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We Need to Protect An Open Internet. Here’s How You Can Help.

We Need to Protect An Open Internet. Here's How You Can Help.

The U.S. Federal Communications Commission (FCC)
has proposed new rules that could have a big impact on the open internet. Major internet companies are urging the FCC to restrict the ability of Internet providers to charge for faster delivery of Web traffic from content providers (such as Netflix).

The Internet Association (whose members include Google, Facebook, Yahoo, Twitter,
Reddit, and Netflix) asked in a Monday filing to the FCC that rules be set prohibiting a provider from restricting or blocking Internet traffic, which the association claims providers are incentivized to do. The Writers Guild of America and the Future of Music Coalition have also urged the FCC to act more strongly.

This morning, Vimeo submitted comments to the FCC in support of net neutrality, and allowed us to re-publish this blog post on the topic below:

As you may have heard, the U.S. Federal Communications Commission (FCC) has proposed new rules that could have a big impact on that beloved series of tubes we call the Internet.

READ MORE: Here’s Why Indie Filmmakers Should Care About Net Neutrality

Under the FC’’s proposal, broadband providers like AT&T and Comcast could charge online companies like Vimeo to deliver traffic (such as video uploads and plays) to their customers in a timely manner. We think this will create a two-tiered Internet — fast tubes for those who can afford to pay a hefty toll and slow tubes for everyone else — and will ultimately harm innovation and creative expression. As a result, we’re calling on the FCC to demand “net neutrality” — rules that prevent broadband providers from discriminating against content that runs through their pipes.

A free and open Internet has given us many wonderful things. For instance, it allowed Vimeo to emerge in 2004 as a whole new way to share videos online. In the years since, it has enabled continued innovations like Vimeo’s early adoption of HD video (in 2007) and the development of Vimeo On Demand (in 2013), which enables creators to distribute creative work directly to their audiences and keep most of the revenue. Without rules requiring net neutrality, broadband providers could make innovations like these prohibitively expensive by charging arbitrary tolls for Internet “fast” lanes and making the “regular” traffic lanes slow and unusable.

Furthermore, if broadband companies could do whatever they please, they will favor their own content over everyone else’s. That means independent content you see on Vimeo might not load as fast as, say, a Hollywood summer blockbuster from a cable company’s on-demand service. We know that even short delays in video performance can have a big effect on what people watch. We think that audiences should be able to watch whatever they want without discrimination by broadband providers.

Yesterday, the Internet Association (whose members include Vimeo’s parent company, IAC, as well as Google, Facebook, Yahoo, Twitter, Reddit, and Netflix) submitted comments to the FCC. Read the Internet Association’s comment letter. We think Vimeo has a unique perspective, so we submitted our own letter. Read Vimeo’s comment letter.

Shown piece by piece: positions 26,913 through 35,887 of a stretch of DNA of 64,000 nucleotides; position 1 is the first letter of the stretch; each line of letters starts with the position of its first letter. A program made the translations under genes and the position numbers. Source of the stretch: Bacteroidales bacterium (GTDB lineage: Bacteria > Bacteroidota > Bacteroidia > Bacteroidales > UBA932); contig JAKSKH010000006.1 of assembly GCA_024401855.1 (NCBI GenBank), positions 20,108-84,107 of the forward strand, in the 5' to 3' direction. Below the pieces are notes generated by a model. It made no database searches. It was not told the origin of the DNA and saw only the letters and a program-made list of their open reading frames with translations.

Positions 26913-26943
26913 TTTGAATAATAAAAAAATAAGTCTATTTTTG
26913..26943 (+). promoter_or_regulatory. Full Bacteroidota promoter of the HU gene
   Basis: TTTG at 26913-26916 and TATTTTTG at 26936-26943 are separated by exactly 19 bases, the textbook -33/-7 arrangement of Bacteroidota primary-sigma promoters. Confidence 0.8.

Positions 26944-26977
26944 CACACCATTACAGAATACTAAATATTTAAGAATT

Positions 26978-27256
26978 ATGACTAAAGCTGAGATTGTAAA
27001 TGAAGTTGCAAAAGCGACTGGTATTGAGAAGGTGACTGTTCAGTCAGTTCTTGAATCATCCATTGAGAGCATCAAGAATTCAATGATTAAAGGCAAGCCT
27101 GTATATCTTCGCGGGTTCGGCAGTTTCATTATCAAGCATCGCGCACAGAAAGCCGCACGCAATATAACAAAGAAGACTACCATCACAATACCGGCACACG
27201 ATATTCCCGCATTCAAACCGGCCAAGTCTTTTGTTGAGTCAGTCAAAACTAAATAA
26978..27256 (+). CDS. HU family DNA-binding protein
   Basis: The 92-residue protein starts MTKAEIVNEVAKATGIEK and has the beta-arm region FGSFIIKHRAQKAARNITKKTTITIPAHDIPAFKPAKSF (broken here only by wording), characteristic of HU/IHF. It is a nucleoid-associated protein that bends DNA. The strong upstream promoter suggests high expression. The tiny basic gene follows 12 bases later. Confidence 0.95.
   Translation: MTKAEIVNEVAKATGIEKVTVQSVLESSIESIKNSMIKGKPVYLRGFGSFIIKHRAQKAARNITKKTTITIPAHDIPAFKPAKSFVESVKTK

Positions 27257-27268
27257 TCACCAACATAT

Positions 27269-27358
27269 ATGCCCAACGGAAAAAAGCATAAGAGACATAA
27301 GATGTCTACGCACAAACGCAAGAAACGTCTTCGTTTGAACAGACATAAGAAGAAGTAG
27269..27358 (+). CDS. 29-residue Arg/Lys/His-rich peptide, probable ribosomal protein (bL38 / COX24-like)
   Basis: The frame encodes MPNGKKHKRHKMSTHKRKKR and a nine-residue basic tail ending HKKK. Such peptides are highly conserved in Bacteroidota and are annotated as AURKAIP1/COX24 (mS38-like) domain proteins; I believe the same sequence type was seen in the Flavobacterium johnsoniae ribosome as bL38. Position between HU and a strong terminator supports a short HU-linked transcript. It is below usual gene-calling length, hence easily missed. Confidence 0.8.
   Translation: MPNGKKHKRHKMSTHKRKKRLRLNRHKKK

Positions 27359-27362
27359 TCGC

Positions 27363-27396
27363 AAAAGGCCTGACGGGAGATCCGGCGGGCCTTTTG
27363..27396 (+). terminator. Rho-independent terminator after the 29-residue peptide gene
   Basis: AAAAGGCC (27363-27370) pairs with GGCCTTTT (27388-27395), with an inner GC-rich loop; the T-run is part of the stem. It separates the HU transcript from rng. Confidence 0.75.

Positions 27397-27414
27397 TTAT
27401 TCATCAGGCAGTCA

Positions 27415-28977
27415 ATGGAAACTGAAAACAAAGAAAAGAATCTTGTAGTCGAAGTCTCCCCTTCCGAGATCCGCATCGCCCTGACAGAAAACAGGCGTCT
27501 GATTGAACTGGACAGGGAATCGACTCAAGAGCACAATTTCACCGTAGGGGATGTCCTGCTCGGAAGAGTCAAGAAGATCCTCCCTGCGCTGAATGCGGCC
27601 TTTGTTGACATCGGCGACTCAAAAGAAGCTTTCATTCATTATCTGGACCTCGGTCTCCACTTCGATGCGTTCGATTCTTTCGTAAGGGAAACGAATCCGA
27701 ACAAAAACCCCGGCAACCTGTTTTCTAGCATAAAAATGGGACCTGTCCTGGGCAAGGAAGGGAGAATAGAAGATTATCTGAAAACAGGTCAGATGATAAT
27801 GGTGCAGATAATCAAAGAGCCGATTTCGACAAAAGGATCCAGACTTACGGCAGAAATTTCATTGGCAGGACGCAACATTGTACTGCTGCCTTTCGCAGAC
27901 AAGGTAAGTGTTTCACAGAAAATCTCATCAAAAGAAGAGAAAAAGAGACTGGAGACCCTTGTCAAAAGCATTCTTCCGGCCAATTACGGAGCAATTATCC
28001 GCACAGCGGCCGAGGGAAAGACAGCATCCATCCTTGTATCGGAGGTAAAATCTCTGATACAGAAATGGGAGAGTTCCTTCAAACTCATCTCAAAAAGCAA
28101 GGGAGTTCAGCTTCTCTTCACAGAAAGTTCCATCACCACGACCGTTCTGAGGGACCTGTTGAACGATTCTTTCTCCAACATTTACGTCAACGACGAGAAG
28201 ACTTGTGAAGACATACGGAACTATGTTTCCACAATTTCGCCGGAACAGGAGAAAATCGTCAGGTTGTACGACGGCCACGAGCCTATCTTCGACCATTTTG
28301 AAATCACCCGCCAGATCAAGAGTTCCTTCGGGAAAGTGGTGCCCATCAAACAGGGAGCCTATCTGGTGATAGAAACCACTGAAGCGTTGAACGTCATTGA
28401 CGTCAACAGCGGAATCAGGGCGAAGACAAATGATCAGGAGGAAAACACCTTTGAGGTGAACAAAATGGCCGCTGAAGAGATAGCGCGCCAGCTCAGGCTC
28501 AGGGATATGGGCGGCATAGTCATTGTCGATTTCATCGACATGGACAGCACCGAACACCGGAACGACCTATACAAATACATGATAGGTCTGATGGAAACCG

Now it’s your turn.

Independent creators and their audiences stand to lose in a two-tiered Internet, so we encourage you to submit your own comments. Today is the deadline to submit “initial” comments to the FCC, but the FCC will accept “reply” comments until September 10, 2014. Dozens of tech companies, public interest groups, and over 650,000 people have already filed their own comments — an unprecedented amount of public participation in a regulatory proceeding!

We recommend submitting your comments through the Electronic Frontier Foundation or Battle for the Net. Both forms offer suggested messaging with the option to customize. If you’re unsure of what to say, here are a few examples for inspiration:

* As an independent filmmaker, I’m concerned that a two-tiered Internet will make it harder for me to reach my audience. Net neutrality has opened up new ways to distribute independent film at a low cost. I don’t want to have to choose between playing my films at a slow rate versus paying a lot of money to play them at a rate consumers expect.

* As a consumer, I like having access to a broad range of videos on the Internet, from cat gifs to family videos to my favorite movies and TV shows. I pay for Internet access and I want equal access to all Internet content, not just content provided by companies that can afford to pay for “premium” delivery.

* It’s important to have different places on the Internet to upload videos. Who’s going to watch my videos if they take longer to load than the videos people watch on a handful of major platforms?

* Major corporations that produce and distribute content should not also control the speed at which all content is delivered. We need rules that demand fair treatment of all content, no matter who owns it.

* A two-tiered Internet will make it harder for start-ups and small media organizations to get off the ground. This will stifle innovation and reduce consumers’ choices.

Use your own words, of course, and keep it thoughtful and on point — just as you would if you were commenting on a Vimeo video. The most important thing is for the FCC to understand how its rules will impact you as a creator and/or consumer of independent media.

Thanks for joining us in supporting an open Internet!

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